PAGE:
People enjoy the sun in Berlin. Chronic understaffing of immigration offices is a problem in some areas. Photo: picture alliance/dpa | Carsten Koall

‘Not really wanted’

There are other reasons why applications can take so long.

The Migration Integration Policy Index, an international comparison of countries’ integration policies, gives Germany poor marks on its laws governing naturalisation.

Not only is Germany the last major migrant destination to have a general ban on dual citizenship, rules around independent income and state welfare receipt “are major factors behind Germany’s below-average naturalisation rates,” the study has found.

The new ‘traffic light’ coalition government is planning to streamline the process by, among other things, abolishing the ban on dual nationality. For now though, conditions that include being “financially independent” or proving that one is “integrated into German society” appear to be clogging up the system.

READ ALSO: What’s the latest on Germany’s dual citizenship laws?

A lot of the speed of processing also seems to lie with the individual case worker. 

At the Diakonie’s 500 nationwide counselling centres, people trying to gain citizenship often complain about the hurdles involved and the fact that officials demand obscure paperwork from them.

“They have wiggle room to interpret the rules,” says Brandstäter, who notes that the rules governing dual nationality are often interpreted more strictly for people from some countries than they are from others.

“Many people have the impression that their applications are not really wanted,” he adds.

Ultimately, he says that the rules and the way caseworkers interpret them are so “daunting” that many people don’t even start to apply for citizenship.

“There are some five million people in Germany who could become citizens, but for various reasons don’t do so. That’s five million people without full legal equality through a German passport, that’s pretty extreme.”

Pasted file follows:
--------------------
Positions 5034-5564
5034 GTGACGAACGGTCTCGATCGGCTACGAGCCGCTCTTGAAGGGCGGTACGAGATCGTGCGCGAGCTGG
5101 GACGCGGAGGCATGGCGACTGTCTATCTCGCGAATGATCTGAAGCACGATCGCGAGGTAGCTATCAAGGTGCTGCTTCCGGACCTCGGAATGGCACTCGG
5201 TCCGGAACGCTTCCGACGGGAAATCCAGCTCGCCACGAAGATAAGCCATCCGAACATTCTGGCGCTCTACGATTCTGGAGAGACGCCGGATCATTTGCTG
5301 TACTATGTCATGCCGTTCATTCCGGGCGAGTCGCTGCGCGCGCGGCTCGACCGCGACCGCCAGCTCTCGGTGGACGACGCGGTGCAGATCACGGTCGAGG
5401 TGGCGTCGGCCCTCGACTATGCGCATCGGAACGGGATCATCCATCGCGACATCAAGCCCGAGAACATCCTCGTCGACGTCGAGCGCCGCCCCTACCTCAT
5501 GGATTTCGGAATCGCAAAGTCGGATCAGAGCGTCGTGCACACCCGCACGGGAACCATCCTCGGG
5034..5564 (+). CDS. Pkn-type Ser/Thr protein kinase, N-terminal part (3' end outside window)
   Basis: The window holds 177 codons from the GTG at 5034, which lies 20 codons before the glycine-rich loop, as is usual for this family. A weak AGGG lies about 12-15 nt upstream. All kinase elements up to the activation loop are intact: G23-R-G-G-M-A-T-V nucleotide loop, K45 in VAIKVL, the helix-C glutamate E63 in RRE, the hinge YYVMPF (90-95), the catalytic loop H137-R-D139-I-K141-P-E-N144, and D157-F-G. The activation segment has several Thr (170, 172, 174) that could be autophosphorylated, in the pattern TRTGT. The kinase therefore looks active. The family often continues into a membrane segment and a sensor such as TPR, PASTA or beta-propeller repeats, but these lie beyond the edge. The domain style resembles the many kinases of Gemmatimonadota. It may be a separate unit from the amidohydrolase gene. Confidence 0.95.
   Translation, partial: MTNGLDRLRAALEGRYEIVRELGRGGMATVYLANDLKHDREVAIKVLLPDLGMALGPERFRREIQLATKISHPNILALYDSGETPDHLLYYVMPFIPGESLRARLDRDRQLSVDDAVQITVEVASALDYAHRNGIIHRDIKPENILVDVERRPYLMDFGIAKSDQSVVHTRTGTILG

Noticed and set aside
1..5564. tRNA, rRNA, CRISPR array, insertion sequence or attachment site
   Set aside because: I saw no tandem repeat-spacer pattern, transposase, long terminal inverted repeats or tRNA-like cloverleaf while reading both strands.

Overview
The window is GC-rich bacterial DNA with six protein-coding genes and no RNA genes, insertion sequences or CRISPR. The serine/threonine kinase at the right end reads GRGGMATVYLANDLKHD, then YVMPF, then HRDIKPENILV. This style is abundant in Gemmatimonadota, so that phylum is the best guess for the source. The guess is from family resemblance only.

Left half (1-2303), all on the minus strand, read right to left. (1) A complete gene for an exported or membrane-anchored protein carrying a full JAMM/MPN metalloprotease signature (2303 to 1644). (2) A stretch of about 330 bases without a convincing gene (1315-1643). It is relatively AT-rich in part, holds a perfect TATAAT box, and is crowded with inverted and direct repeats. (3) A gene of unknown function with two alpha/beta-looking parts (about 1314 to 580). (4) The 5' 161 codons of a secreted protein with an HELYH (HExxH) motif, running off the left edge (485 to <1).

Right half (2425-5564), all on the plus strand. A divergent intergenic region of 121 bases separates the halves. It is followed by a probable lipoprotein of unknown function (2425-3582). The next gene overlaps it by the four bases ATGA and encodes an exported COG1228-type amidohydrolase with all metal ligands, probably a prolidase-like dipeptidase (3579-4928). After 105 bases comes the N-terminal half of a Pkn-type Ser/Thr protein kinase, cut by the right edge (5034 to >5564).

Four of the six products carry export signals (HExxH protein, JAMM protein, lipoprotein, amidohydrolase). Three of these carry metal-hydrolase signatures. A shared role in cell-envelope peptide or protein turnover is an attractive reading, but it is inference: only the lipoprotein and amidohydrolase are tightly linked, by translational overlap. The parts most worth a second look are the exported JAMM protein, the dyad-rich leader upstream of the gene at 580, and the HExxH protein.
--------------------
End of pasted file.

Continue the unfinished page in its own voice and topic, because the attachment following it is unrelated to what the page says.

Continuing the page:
Mahmoud has consulted a lawyer who is helping him prove that he would stand to suffer significant financial losses were he to lose his home nationality.

“The issue is with the case worker. She says she has never heard of someone with my nationality being given dual citizenship,” he says. “But if she were to look into the data bank of the Berlin Senate she would see that that isn’t the case.”

He says that he is “determined” to see the application through, even if it ends up taking many more months. 

*Names of some our interviewees have been changed to protect their identity as they continue through the naturalisation process. 

Member comments

Log in here to leave a comment.
Become a Member to leave a comment.
For members


‘Lack of transparency’: What it’s like to apply for permanent residence in Germany

Getting permanent residency can be a great way to secure your rights in Germany - but what's it like going through the application process? The Local spoke to readers about their experiences.

'Lack of transparency': What it's like to apply for permanent residence in Germany

For non-EU citizens living in Germany, permanent residence is often the go-to status when they decide to build a life here. For years, there have been strict rules that make it difficult to obtain dual nationality, so those who aren’t keen on losing their old citizenship can secure their rights by becoming permanent residents instead.